You've done it again son! 1 Dec '79 was in Pittsburgh, 1 Nov '79 was at Nassau- what show were you listening to?
Deal- Lake Placid, 17 Oct 1983. Listen to how Phil leads the dynamics of the song with Jerry following along. They used a technique from JS Bach called "terraced dynamics," Phil would step the whole energy level of the band up, up, up, then he brought them down in discrete steps. Utterly amazing.
Wow...december 1. Was one of those other shows Nassau? I don't know what I'm doing with dates tonight! It was the one with the Gloria jam which I think is the one Archtop mentioned. But I also listened to a Jack Straw> Deal combination which I see is not from that night and now I don't know what the hell I was listening to, but it was 1979. I give up.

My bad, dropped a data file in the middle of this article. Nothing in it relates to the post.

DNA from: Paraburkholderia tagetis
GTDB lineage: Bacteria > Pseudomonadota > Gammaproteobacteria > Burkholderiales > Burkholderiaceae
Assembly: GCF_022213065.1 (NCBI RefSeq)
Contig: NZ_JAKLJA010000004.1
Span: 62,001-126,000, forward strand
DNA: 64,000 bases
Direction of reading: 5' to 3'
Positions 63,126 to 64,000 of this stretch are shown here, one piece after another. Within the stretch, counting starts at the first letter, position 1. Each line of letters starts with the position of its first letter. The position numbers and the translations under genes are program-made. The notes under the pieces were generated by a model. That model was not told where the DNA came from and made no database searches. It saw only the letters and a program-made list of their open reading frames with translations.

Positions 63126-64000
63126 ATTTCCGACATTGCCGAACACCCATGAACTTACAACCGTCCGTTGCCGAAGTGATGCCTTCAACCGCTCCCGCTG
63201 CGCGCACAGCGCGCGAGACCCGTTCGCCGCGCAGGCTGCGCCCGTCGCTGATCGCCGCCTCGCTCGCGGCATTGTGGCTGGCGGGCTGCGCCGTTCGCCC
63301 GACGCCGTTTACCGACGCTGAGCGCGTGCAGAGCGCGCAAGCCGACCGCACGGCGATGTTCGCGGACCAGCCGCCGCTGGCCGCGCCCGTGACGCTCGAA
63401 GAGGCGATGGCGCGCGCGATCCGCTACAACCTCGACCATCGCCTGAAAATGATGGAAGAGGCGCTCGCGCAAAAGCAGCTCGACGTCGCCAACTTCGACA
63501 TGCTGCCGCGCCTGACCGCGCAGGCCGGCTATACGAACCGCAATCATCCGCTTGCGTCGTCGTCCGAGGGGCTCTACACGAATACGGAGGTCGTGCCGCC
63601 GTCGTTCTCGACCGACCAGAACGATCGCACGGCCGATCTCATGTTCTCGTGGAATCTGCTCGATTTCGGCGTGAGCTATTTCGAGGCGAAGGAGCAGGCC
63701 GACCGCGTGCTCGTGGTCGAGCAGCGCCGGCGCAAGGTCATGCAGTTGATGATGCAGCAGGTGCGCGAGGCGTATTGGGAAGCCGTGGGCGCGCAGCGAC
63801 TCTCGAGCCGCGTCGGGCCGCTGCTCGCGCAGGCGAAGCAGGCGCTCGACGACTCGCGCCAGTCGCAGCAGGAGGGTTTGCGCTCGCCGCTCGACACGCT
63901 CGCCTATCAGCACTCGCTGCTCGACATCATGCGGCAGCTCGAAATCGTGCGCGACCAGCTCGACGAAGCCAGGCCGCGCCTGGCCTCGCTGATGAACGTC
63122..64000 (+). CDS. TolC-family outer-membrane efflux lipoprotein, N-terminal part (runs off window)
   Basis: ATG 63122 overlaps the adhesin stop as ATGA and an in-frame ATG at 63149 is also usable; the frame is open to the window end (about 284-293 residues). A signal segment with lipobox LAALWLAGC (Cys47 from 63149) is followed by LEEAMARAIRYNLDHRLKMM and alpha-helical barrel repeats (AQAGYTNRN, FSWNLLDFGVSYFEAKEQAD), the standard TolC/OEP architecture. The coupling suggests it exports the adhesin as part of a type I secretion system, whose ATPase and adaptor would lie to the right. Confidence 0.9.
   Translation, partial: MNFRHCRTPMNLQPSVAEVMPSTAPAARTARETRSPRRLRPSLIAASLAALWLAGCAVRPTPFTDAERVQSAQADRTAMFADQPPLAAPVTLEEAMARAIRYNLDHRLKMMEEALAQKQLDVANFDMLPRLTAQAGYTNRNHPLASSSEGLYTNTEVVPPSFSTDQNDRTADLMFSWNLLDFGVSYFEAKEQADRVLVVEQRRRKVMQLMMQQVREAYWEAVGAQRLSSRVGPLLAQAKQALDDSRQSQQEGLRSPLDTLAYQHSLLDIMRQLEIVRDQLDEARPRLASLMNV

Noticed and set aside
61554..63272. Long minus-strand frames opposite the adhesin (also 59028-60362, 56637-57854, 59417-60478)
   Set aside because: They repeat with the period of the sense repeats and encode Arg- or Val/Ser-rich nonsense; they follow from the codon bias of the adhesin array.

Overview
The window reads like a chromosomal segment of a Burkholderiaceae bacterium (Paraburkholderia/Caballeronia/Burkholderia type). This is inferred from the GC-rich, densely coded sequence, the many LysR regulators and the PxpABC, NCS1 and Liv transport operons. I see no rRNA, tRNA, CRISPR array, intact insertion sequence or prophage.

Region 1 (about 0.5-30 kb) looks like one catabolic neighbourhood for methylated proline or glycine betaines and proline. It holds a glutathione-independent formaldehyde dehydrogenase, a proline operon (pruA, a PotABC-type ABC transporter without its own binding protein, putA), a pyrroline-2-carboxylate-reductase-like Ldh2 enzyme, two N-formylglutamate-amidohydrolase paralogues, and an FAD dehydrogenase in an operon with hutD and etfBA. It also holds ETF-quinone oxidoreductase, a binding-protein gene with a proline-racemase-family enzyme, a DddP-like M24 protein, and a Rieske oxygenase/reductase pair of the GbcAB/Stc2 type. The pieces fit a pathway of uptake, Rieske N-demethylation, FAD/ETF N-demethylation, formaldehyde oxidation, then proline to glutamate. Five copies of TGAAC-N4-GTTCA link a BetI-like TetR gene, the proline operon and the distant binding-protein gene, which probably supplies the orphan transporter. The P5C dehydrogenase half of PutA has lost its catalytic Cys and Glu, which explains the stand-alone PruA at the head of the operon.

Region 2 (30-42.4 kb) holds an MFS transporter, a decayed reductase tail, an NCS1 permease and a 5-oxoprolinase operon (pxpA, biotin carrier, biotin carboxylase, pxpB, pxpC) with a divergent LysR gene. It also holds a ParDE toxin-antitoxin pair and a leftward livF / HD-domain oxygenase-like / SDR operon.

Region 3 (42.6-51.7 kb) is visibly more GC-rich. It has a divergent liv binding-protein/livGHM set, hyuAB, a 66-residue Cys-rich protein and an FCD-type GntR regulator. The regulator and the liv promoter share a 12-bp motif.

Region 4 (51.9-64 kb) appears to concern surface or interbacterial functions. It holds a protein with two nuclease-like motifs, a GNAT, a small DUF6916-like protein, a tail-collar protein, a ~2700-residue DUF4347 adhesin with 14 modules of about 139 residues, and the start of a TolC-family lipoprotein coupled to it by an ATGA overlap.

OK, that was 1/11/1979...I don't know how I stumbled into that one. The whole affair is just dire.
Having said that, that (1/11/79) is one of the crankingest Jack Straws I've ever heard. They do blow the landing into "Jack Straw from Wichita" though, Jerry should have either defied Bobby or jumped in with both feet.
I only remember, like everyone else, "Sugaree" from that show. I'm off to check out Deal. I'm not even going to mention the date.
11 Jan 1979 is a great show, overlooked due to the previous night being the last GD show which featured Dark Star and St. Stephen. The Jack Straw from the 11th features the famous verse by Bobby: